Doug Bruns

Posts Tagged ‘boredom’

Restlessness is a god of liberation.

In Adventure, Life, The Examined Life on November 4, 2015 at 6:31 am

I have no notion where I will be this time next year. This is not a statement of philosophy. I’m not suggesting one of those squishy notions like, We have no inkling what the future holds, or, Embrace today, for tomorrow may never arrive. Nothing like that. It is a simple fact, I have no idea where I will be this time next year. Next spring, Carole and I are moving into our Airstream trailer and will become nomads.

I do not trust most things to be as they appear on the surface. I am not a skeptic nor a cynic, necessarily. I simply know that things are most often more than they appear. On its surface, this is a trip to explore North America. I’ve seen a good bit of the world, but not as much of home as I’d like. We plan to rectify that. It’s not an original idea, the road trip in search of America. The majesty of the purple mountains and all that. Too, I am a traveler. I have been a traveler all of my adult life. This pending road-trip makes sense in that respect. But these seem surface explanations.

I started thinking along these lines when it occurred to me that in 37 years of marriage we have owned and lived in six houses. The longest stay in a single dwelling was not quite ten years, when the kids were little. I have never served in the military, never moved from base to base. Nor did I work for a corporation that sent me hither and yon. Six houses, six moves, all of our own choosing. Spring will be six years in our little place here on the water in Maine. And now we are picking up and going. Again. Packing up our few belongings, renting out our home, and heading out for parts unknown, as Twain referred to such adventures.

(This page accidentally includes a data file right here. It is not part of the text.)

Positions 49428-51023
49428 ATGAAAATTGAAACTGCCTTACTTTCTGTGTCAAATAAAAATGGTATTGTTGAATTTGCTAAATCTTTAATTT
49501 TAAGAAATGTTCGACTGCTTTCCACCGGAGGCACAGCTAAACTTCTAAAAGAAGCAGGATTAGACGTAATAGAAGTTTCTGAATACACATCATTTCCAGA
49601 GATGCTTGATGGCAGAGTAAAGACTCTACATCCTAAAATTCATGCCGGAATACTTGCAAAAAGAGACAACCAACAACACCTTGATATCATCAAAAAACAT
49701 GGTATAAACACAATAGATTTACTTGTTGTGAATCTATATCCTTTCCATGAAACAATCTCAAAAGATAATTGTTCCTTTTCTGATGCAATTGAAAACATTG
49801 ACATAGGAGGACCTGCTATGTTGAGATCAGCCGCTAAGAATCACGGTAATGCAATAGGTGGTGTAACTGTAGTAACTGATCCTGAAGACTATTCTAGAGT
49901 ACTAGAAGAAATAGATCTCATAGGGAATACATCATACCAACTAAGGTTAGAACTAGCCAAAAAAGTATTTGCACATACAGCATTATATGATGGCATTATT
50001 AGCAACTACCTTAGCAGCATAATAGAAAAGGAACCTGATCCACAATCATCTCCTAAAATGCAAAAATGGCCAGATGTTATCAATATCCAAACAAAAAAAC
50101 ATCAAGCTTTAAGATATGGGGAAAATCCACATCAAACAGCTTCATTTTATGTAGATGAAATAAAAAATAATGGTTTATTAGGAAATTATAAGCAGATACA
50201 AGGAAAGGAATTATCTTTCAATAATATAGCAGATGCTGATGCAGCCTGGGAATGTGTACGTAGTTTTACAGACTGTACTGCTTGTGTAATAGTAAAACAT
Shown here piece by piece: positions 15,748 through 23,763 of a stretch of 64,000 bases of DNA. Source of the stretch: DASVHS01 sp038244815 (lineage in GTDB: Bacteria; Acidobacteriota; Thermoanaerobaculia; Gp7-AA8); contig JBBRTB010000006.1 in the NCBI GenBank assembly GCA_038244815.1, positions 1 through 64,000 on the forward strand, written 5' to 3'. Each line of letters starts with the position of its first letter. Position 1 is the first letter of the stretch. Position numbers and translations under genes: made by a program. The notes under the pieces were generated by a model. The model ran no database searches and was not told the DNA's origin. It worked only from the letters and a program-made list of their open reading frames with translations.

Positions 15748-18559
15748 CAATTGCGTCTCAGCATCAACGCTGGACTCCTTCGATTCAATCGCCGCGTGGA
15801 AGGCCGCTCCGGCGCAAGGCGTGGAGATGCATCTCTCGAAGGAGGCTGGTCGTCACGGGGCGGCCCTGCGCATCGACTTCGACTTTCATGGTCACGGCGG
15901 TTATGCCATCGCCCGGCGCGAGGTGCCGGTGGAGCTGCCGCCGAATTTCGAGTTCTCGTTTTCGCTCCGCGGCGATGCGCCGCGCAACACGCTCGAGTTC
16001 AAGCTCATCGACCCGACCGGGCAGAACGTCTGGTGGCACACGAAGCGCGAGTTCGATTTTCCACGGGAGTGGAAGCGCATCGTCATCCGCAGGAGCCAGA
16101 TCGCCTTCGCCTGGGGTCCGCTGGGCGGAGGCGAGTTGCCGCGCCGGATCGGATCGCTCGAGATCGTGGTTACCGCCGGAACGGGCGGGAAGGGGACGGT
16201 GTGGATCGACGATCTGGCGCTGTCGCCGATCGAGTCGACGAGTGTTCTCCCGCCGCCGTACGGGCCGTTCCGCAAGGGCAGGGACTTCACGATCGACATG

Restlessness is a god of liberation. Tucked deep into the twists and turns of our deoxyribonucleic acid is the urge to get up and get going. That is what kept our ancestors on the move, out of Africa to all points north, south, east, and west. Most of us have grown adept at suppressing this urge, myself included. Yet there are tell-tail signs that I’m not completely successful at this suppression business. There is boredom, for instance. Boredom is the road sign you notice on your journey to a quiet ending. If you notice it at all. Liberation, on the other hand, creates a ruckus. Say no to quiet endings.

And then there is repetition. Repetition is the agent that removes what I call our innate peripheral vision. That is, as a young person the world is broad and the horizon expansive. We are born with full peripheral vision. But the very repetition of existence triggers the lessening of that world, the shortening of the horizon. Day-in and day-out becomes the sum view of things. My shit detector begins to beep when this starts to happen, when the edges move in. It appears that it takes six or seven years for me to hear it.

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 I haven’t posted here in over a year. For those of you paying attention, I apologize. I am sorry to have just walked off like that. But as you now know, I have a basic aversion to repetition and I was beginning to repeat myself. And, yes, occasionally I grew bored too. Stay tuned. There is adventure ahead.

Boredom

In Creativity, Happiness, Life, The Examined Life on February 11, 2013 at 6:00 am
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“C’est la vie”